As a direct result of the Government’s Renewable Heat Incentive (RHI), Worcestershire beef farmer, Jim Farrant, has chosen a biomass boiler solution, from nationwide renewable energy specialist Ecovision, to reduce the cost of providing heat and hot water for his five bedroomed, approximately 500m2 farmhouse, farm office and separately located farm meeting room.

“Our previous heating and hot water system ran on an expensive oil fired boiler and we found ourselves only having it on for a couple of hours in the morning and again at night. The cost of oil meant that we really only heated part of the farmhouse,” said Farrant. “When it was cold we put on another jumper!”

Keen to cut his energy costs at the same time as improving the heating of his farmhouse, farm office and farm meeting room, Farrant first talked to Ecovision as a result of a Renewable Energy Exchange event.

“My decision to look seriously at a renewable energy system was driven by the tariffs, or subsidies, available from the Government’s RHI. Without the RHI, I would not have gone ahead,” added Farrant.

“The total cost of installing the biomass solution was in the region of £48,000 which seems like a large amount,” explained Farrant. “But when you take into account the installation and running costs and calculate the potential savings I will make from no longer having to buy oil and the all important RHI payments, my renewable energy solution, which now allows me to heat the whole of my farmhouse, will hopefully, pay for itself in five and a half years. Plus I will continue to receive approximately £6,000 a year in RHI payments until 2034 so, overall I am looking at return on investment of around 19% over 20 years!”

Farrant initially looked at a ground source heat pump solution (GSHP) but was not convinced that this was the best form of renewable energy for his farmhouse. With an abundance of timber on the farm, Farrant and Ecovison discussed a biomass boiler solution and Farrant talked to several manufactures to evaluate the best in the marketplace.

“Having to maintain the wooded areas on the farm it made perfect sense to use our own timber as heating fuel,” continued Farrant. “We decided to use the timber as logs rather than woodchip, as logs could be more easily stored in our existing older farm buildings.”

Working closely with Ecovision, Farrant settled for a 40kW Froling dual fuel biomass boiler which was commissioned at the end of May utilising the existing radiators. The biomass boiler, housed in an old garage which now serves as a plant room, is fuelled by ½ metre long logs cut from timber from the farm backed up by wood pellets which Farrant buys in. The pellets are stored in an especially constructed pellet store within a small shed behind the plant room.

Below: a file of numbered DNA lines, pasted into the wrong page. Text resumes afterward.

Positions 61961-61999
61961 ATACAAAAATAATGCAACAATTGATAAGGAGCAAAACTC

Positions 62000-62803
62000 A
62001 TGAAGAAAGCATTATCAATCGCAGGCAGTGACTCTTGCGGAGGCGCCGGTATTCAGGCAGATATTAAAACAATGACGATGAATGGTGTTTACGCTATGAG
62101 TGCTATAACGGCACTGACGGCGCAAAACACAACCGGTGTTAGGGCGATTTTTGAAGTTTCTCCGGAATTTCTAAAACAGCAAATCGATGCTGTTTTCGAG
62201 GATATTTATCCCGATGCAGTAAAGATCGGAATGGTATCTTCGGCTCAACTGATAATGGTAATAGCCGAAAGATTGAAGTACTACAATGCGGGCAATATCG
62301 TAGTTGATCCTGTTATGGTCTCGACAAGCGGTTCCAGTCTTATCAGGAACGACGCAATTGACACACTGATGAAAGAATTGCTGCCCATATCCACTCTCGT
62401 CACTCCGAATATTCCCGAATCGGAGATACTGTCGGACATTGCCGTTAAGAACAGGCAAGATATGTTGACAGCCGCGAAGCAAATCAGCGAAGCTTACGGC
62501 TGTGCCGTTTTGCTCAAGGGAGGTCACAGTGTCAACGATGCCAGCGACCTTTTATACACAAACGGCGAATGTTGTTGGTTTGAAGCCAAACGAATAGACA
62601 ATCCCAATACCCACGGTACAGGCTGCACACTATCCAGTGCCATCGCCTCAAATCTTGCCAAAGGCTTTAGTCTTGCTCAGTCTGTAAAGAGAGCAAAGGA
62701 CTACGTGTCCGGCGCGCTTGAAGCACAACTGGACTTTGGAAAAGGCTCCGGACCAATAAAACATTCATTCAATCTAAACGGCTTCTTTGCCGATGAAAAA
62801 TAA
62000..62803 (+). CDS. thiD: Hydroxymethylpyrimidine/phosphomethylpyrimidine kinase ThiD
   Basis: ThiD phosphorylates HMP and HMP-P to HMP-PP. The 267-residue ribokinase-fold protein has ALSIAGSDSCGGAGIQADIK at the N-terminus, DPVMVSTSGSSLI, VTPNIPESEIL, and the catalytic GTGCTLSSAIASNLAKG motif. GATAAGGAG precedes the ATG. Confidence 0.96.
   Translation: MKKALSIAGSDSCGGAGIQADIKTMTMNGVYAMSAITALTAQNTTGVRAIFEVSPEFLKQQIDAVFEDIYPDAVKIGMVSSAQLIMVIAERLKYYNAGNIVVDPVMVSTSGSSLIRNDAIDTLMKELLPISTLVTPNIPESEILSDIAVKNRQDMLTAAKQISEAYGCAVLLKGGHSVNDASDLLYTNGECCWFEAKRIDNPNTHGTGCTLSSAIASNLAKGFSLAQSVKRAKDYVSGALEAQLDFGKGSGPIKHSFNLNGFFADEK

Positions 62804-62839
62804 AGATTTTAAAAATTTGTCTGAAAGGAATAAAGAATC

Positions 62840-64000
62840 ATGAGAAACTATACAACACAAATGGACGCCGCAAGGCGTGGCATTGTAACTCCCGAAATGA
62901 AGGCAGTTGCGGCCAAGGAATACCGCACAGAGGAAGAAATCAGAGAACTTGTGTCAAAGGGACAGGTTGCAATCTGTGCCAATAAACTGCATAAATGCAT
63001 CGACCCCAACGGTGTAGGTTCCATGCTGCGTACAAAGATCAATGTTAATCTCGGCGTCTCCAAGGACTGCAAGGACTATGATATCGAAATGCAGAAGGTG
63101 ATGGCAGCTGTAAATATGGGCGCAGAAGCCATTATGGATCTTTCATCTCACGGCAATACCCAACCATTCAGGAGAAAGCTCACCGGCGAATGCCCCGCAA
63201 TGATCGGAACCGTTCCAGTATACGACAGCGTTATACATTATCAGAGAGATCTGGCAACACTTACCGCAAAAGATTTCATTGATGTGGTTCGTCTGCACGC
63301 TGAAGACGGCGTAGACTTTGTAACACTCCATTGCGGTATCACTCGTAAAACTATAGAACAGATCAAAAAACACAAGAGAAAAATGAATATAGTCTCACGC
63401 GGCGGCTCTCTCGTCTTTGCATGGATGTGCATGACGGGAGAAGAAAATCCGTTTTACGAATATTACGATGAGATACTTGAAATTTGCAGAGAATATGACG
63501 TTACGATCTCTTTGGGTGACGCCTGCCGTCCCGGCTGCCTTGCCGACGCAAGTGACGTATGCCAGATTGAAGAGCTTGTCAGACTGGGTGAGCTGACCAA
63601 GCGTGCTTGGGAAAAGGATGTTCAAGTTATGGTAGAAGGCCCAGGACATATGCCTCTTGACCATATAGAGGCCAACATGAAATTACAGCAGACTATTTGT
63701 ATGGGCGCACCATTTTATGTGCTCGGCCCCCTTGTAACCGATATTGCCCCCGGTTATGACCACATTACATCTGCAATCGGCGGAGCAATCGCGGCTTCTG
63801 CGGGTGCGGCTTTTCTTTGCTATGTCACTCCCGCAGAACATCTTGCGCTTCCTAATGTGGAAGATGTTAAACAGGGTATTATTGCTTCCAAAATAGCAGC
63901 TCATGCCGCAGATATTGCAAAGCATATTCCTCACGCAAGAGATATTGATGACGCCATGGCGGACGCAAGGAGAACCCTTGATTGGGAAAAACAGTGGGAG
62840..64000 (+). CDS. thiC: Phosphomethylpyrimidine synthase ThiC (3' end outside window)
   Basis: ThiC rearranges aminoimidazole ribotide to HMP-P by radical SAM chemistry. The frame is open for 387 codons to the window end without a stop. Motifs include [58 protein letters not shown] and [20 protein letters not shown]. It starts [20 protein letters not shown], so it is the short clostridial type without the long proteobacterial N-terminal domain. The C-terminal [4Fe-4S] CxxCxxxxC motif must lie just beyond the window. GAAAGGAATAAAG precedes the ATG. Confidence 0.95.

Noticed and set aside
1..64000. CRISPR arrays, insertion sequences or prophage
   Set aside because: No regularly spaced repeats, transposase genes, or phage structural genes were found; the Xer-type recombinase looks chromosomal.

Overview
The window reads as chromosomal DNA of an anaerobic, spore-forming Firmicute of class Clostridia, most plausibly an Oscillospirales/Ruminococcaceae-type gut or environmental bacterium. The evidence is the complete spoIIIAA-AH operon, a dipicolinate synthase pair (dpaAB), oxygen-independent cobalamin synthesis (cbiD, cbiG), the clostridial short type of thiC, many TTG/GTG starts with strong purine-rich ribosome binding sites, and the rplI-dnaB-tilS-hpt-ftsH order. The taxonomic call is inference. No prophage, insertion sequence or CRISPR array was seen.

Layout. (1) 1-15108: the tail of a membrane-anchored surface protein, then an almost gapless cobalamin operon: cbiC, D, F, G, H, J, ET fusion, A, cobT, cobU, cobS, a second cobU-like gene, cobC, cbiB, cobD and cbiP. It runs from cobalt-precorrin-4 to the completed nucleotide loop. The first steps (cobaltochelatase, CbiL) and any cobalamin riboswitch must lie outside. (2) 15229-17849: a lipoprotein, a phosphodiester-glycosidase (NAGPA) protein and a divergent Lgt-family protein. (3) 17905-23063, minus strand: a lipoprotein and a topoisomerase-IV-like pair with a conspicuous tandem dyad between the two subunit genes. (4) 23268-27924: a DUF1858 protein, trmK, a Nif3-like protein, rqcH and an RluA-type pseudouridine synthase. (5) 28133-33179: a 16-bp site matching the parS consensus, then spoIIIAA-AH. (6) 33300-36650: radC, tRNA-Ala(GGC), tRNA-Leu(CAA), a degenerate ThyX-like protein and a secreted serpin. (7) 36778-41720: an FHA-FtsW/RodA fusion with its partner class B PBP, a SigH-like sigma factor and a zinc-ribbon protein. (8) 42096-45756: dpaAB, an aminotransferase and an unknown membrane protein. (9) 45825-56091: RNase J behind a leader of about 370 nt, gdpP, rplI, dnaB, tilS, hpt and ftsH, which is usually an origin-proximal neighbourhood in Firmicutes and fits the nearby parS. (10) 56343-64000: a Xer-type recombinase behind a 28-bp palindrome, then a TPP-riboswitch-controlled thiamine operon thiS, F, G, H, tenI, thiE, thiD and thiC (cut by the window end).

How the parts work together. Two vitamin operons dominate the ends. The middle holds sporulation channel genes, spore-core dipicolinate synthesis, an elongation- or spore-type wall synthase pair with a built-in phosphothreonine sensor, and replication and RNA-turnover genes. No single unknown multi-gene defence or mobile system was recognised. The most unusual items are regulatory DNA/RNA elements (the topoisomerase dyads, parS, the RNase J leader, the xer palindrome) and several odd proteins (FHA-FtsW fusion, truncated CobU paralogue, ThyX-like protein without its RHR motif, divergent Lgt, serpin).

Using two types of fuel for the biomass boiler means that if for any reason logs are not used, for example, if the Farrant’s are going away the boiler continues to burn pellets. The boiler’s automatic ignition is initially fired via the pellet burner but, if the boiler has been loaded with logs, they will automatically burn until they have all gone. The boiler then automatically switches back to burning pellets.

The Froling biomass boiler’s remote management capabilities enable Mr Farrant to control his boiler via the Internet through the Froling Connect’s website. He can turn the boiler on or off, adjust the heating temperature, turn the hot water on, etc., from wherever he happens to be, just as if he was in the plant room standing in front of the control panel.

“I would recommend that any farmers looking at the options around installing a renewable energy system consider talking to Ecovision. Its professional team took a consultative approach and there was absolutely no hard sell tactics,” commented Farrant. “An important factor for me was that Ecovision is completely independent so together we could decide on the best biomass boiler for my requirements, regardless of the manufacturer.”

Ecovision Commercial  Renewable Heating - Agriculture - Farming - Biomass Boiler